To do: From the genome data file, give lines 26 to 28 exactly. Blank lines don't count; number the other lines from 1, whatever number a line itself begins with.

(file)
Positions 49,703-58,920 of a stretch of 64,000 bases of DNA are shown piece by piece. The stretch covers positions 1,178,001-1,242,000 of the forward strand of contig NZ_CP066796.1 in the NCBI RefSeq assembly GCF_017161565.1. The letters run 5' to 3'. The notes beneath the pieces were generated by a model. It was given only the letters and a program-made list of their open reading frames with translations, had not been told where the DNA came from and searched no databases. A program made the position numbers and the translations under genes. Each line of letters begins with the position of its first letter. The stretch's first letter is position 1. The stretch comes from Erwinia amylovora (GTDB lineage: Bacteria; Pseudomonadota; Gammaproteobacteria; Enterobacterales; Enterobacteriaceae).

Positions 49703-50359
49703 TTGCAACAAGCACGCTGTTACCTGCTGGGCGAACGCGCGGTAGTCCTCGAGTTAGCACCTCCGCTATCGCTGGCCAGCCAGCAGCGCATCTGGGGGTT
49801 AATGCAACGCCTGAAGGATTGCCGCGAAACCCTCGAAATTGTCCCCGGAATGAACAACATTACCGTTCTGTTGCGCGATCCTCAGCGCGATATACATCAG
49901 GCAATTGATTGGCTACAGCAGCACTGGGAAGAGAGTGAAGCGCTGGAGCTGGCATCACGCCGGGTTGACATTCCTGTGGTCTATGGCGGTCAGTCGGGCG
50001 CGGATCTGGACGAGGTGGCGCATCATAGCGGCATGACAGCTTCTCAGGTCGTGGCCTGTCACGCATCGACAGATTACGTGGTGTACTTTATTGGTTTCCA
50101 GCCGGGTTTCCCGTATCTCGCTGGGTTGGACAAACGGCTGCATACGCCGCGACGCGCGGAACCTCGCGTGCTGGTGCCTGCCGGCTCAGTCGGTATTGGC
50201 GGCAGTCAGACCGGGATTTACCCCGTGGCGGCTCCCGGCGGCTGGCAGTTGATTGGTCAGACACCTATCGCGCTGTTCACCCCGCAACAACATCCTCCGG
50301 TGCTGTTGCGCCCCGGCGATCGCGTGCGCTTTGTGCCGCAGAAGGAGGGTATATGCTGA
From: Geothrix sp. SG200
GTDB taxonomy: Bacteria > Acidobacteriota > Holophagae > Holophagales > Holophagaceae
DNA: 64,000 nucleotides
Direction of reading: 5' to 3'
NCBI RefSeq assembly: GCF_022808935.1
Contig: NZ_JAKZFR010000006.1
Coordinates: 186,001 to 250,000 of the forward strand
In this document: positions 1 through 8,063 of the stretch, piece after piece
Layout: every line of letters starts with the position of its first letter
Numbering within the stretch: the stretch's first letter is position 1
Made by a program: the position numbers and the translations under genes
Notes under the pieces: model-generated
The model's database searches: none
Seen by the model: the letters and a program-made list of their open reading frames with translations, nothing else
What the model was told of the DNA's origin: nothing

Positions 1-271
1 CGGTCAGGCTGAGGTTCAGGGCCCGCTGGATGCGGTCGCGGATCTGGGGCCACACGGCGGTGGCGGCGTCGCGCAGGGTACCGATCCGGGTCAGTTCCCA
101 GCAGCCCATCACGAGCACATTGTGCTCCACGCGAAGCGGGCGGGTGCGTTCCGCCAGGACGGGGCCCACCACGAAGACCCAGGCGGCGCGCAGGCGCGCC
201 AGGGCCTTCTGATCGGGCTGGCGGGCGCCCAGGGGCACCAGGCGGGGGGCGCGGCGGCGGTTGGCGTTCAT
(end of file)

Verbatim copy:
1 CGGTCAGGCTGAGGTTCAGGGCCCGCTGGATGCGGTCGCGGATCTGGGGCCACACGGCGGTGGCGGCGTCGCGCAGGGTACCGATCCGGGTCAGTTCCCA
101 GCAGCCCATCACGAGCACATTGTGCTCCACGCGAAGCGGGCGGGTGCGTTCCGCCAGGACGGGGCCCACCACGAAGACCCAGGCGGCGCGCAGGCGCGCC
201 AGGGCCTTCTGATCGGGCTGGCGGGCGCCCAGGGGCACCAGGCGGGGGGCGCGGCGGCGGTTGGCGTTCAT